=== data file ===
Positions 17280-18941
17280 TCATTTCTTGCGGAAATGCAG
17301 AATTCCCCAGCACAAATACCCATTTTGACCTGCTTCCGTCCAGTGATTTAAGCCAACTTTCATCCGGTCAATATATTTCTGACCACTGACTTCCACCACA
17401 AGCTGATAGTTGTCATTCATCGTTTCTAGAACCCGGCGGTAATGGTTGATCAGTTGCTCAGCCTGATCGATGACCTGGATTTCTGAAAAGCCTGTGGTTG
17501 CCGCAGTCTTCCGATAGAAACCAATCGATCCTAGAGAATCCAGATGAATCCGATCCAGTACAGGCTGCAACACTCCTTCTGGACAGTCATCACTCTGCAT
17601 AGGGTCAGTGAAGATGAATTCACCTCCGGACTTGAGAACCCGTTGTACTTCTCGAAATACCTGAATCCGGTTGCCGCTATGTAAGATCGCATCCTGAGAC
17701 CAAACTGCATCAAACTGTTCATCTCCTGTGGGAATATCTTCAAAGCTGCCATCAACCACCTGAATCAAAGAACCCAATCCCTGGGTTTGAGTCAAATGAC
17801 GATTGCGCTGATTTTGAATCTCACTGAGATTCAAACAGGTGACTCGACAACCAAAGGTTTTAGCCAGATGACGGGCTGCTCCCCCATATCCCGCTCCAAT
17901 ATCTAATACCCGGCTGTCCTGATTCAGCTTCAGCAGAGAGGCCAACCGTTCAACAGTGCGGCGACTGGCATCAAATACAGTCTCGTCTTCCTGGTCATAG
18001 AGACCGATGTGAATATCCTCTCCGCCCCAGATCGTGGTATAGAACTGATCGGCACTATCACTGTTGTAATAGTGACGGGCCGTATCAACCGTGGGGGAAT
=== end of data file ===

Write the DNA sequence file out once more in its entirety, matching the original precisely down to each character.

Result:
Positions 17280-18941
17280 TCATTTCTTGCGGAAATGCAG
17301 AATTCCCCAGCACAAATACCCATTTTGACCTGCTTCCGTCCAGTGATTTAAGCCAACTTTCATCCGGTCAATATATTTCTGACCACTGACTTCCACCACA
17401 AGCTGATAGTTGTCATTCATCGTTTCTAGAACCCGGCGGTAATGGTTGATCAGTTGCTCAGCCTGATCGATGACCTGGATTTCTGAAAAGCCTGTGGTTG
17501 CCGCAGTCTTCCGATAGAAACCAATCGATCCTAGAGAATCCAGATGAATCCGATCCAGTACAGGCTGCAACACTCCTTCTGGACAGTCATCACTCTGCAT
17601 AGGGTCAGTGAAGATGAATTCACCTCCGGACTTGAGAACCCGTTGTACTTCTCGAAATACCTGAATCCGGTTGCCGCTATGTAAGATCGCATCCTGAGAC
17701 CAAACTGCATCAAACTGTTCATCTCCTGTGGGAATATCTTCAAAGCTGCCATCAACCACCTGAATCAAAGAACCCAATCCCTGGGTTTGAGTCAAATGAC
17801 GATTGCGCTGATTTTGAATCTCACTGAGATTCAAACAGGTGACTCGACAACCAAAGGTTTTAGCCAGATGACGGGCTGCTCCCCCATATCCCGCTCCAAT
17901 ATCTAATACCCGGCTGTCCTGATTCAGCTTCAGCAGAGAGGCCAACCGTTCAACAGTGCGGCGACTGGCATCAAATACAGTCTCGTCTTCCTGGTCATAG
18001 AGACCGATGTGAATATCCTCTCCGCCCCAGATCGTGGTATAGAACTGATCGGCACTATCACTGTTGTAATAGTGACGGGCCGTATCAACCGTGGGGGAAT